Exploration lobbyist warns of higher energy costs if drilling is banned

Exploration lobbyist warns of higher energy costs if drilling is banned

Consumer energy bills could increase by as much as 23% if Ireland is forced to continue importing its oil and gas requirements by self-imposing a ban on offshore drilling, an industry group has warned.

Upping the rhetoric in an escalating battle over the future of the oil and gas exploration sector, here, the Irish Offshore Operators' Association (IOOA) - which represents Irish-focused exploration companies - said that any disruption to Russia's gas supply into Europe could result in a 22.9% increase in Irish gas prices and a 15.5% rise in average electricity prices.

An opposition party bill targeting a ban on offshore drilling in Irish waters has progressed to select committee stage, where its sponsor People Before Profit claims to have enough TD support to progress the proposed legislation through the Dáil.

With oil and gas accounting for 78% of Ireland's energy requirements - and 100% of the country's oil imported, and 50% of its gas coming from the UK - the IOOA has said it remains "vital" that Ireland continues to be able to explore for indigenous oil and gas sources.

"Energy security is especially important in light of ongoing uncertainty about the UK’s departure from the EU, after which Ireland would potentially have no direct energy link to the EU," said IOOA chief executive Mandy Johnston.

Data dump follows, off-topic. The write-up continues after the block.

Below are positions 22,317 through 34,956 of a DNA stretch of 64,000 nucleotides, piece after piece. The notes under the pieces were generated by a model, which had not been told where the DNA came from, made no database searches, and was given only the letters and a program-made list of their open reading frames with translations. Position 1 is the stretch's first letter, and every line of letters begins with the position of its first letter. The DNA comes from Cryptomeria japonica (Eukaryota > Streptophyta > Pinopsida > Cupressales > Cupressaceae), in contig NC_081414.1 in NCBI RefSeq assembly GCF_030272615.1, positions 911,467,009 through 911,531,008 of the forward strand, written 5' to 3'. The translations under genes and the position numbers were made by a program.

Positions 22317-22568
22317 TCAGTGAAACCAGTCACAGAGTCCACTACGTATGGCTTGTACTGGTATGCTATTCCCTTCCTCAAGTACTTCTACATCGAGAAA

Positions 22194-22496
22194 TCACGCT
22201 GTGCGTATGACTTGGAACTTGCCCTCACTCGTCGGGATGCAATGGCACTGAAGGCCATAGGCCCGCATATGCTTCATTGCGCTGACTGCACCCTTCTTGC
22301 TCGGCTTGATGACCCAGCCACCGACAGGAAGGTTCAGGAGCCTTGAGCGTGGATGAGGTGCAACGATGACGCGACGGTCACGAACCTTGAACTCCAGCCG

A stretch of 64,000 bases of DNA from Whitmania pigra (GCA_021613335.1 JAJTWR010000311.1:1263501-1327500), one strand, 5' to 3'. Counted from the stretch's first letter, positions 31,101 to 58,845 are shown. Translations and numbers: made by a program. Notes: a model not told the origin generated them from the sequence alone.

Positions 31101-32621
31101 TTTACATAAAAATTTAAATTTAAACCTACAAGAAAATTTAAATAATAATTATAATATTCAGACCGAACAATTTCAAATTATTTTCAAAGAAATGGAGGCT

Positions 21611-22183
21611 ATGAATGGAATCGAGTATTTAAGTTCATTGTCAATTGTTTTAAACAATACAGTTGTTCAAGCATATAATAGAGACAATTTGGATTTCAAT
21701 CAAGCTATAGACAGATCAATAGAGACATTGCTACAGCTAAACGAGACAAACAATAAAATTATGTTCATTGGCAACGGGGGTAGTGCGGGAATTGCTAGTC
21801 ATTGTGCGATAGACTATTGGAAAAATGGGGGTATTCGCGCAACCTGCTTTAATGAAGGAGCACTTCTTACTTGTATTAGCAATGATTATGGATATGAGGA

Therefore, as we continue to move towards low-carbon and work together to address climate change, it remains vital that Ireland keeps security of supply to the fore – indigenous sources are the best way of securing our own energy, as well as creating jobs and supporting the local economy.

The IOOA has previously estimated that the exploration sector - from just one single commercial discovery in Irish waters - has the potential to create 1,500 jobs per annum and deliver up to €11bn to the exchequer.

The organisation's latest figures are based on PwC estimates, which also put at nearly €900m the price to the State from a single-day's electricity black-out due to the cessation of energy supply to the country.

A recent public survey, conducted by the IOOA, found that 82% of people supported the need for Ireland to sustain energy prices and to develop its own indigenous energy resources.

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